Usability: Indexes are by default usable. An unusable index will both not be maintained by the DML operations, nor will it be used by the optimizer. This property can help improve performance on bulk loads. Instead of dropping and recreating the index, we can easily make it unusable and then rebuild.

! Note: Unusable indexes and index partitions do not consume space. When you make a usable index unusable, the database drops its index segment.

Syntax:

to set an index to unused:

alter index test_idx unusable;

unusable

to rebuild index:

alter index test_idx rebuild;

valid after rebuild

Visibility: Indexes are by default visible. An invisible index will still be maintained by DML operations but will not be used by the optimizer. Invisible indexes are especially useful for testing the removal of an index before dropping it or using indexes temporarily without affecting the overall application.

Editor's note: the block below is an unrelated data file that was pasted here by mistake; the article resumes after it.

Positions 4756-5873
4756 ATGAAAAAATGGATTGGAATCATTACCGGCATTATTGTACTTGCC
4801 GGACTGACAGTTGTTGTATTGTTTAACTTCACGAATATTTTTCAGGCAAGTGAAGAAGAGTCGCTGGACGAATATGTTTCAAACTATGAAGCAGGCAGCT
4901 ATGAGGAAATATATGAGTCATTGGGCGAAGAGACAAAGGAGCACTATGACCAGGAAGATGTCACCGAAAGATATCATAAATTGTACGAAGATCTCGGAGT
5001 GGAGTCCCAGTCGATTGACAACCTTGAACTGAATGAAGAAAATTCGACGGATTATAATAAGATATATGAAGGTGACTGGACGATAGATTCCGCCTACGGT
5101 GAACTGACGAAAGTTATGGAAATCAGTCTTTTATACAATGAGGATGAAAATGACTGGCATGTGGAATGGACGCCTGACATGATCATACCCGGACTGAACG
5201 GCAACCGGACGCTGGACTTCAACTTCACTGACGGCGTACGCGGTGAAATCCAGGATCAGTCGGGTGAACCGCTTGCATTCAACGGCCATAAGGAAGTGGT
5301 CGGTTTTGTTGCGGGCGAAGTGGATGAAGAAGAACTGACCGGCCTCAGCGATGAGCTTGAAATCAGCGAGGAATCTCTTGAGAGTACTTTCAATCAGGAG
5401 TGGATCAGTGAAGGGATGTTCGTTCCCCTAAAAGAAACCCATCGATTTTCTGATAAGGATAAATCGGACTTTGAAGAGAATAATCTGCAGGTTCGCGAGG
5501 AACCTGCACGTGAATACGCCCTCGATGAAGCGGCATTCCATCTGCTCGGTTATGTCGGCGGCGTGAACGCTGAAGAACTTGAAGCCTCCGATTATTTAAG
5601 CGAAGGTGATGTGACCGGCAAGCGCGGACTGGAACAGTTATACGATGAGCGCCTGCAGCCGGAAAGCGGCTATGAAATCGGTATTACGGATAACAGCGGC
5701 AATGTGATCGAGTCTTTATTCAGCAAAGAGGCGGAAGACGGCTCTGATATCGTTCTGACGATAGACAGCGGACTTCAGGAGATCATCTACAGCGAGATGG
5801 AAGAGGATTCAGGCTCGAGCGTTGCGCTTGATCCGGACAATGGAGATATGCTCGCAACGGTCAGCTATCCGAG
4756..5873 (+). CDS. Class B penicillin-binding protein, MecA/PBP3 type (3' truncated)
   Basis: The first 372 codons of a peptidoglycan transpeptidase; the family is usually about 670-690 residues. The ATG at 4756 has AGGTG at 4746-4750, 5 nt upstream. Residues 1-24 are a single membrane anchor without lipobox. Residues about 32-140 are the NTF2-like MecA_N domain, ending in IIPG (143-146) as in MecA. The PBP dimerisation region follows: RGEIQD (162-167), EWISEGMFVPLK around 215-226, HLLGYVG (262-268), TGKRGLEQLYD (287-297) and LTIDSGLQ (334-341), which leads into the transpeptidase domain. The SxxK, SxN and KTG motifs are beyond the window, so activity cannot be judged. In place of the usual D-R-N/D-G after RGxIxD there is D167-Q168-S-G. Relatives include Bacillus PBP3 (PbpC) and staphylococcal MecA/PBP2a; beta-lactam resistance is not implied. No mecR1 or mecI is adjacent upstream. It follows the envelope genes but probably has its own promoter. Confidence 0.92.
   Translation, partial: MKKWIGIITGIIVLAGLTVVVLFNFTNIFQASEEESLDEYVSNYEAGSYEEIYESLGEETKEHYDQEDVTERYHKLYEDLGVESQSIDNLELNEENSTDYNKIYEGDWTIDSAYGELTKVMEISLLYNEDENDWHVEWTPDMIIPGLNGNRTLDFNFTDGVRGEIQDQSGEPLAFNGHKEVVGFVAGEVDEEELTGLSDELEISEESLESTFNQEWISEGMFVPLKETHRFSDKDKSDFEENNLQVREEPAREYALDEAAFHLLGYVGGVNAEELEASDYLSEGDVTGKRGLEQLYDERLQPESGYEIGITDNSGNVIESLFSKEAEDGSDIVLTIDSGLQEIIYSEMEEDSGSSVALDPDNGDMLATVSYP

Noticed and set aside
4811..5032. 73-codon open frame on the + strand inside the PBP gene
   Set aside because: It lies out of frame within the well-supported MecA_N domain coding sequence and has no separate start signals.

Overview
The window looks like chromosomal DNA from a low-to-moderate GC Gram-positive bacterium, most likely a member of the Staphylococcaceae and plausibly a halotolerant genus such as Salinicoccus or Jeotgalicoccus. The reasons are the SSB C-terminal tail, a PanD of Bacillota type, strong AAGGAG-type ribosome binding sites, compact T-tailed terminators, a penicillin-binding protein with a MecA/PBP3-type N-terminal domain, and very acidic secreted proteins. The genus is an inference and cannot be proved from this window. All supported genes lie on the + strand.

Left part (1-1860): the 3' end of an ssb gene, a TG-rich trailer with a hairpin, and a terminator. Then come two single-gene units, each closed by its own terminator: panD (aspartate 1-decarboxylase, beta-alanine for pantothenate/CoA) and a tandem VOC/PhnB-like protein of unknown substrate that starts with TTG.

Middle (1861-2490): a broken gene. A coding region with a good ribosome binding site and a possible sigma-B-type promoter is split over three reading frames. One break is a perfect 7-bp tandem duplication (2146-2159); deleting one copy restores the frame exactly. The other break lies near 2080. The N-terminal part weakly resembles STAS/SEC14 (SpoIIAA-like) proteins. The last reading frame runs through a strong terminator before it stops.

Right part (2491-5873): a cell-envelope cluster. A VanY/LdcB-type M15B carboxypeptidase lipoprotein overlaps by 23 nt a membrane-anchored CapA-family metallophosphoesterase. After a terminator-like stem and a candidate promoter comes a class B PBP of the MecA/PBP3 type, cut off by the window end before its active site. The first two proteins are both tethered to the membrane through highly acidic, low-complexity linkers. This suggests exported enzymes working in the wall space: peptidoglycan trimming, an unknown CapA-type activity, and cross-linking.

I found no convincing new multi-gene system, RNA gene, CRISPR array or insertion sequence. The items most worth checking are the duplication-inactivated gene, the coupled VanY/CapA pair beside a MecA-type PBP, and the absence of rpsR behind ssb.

alter index test_idx invisible;

invisible

alter index test_idx visible;

to restore the index.

Index types (based on column number):

  • single key index
  • composite index

Index types (based on data content):

  • unique
  • nonunique

Nonunique indexes permit duplicates values in the indexed column or columns. For a nonunique index, the rowid is included in the key in sorted order, so nonunique indexes are sorted by the index key and rowid (ascending).

!Note: Oracle Database does not index table rows in which all key columns are null, except for bitmap indexes or when the cluster key column value is null.

Index types (based on structure of the index):

  • B-tree (balanced tree index) (standard type)
    • Index Organized Table (IOT)
    • Reverse key index
    • Descending index
    • B-tree cluster index
  • bitmap and bitmap join index
  • function based index

 

B-tree:

  • excellent for PK and highly-selective indexing
  • data retrieved sorted by the indexed columns

By associating a key with a row or range of rows, B-trees provide excellent retrieval performance for a wide range of queries, including exact match and range searches.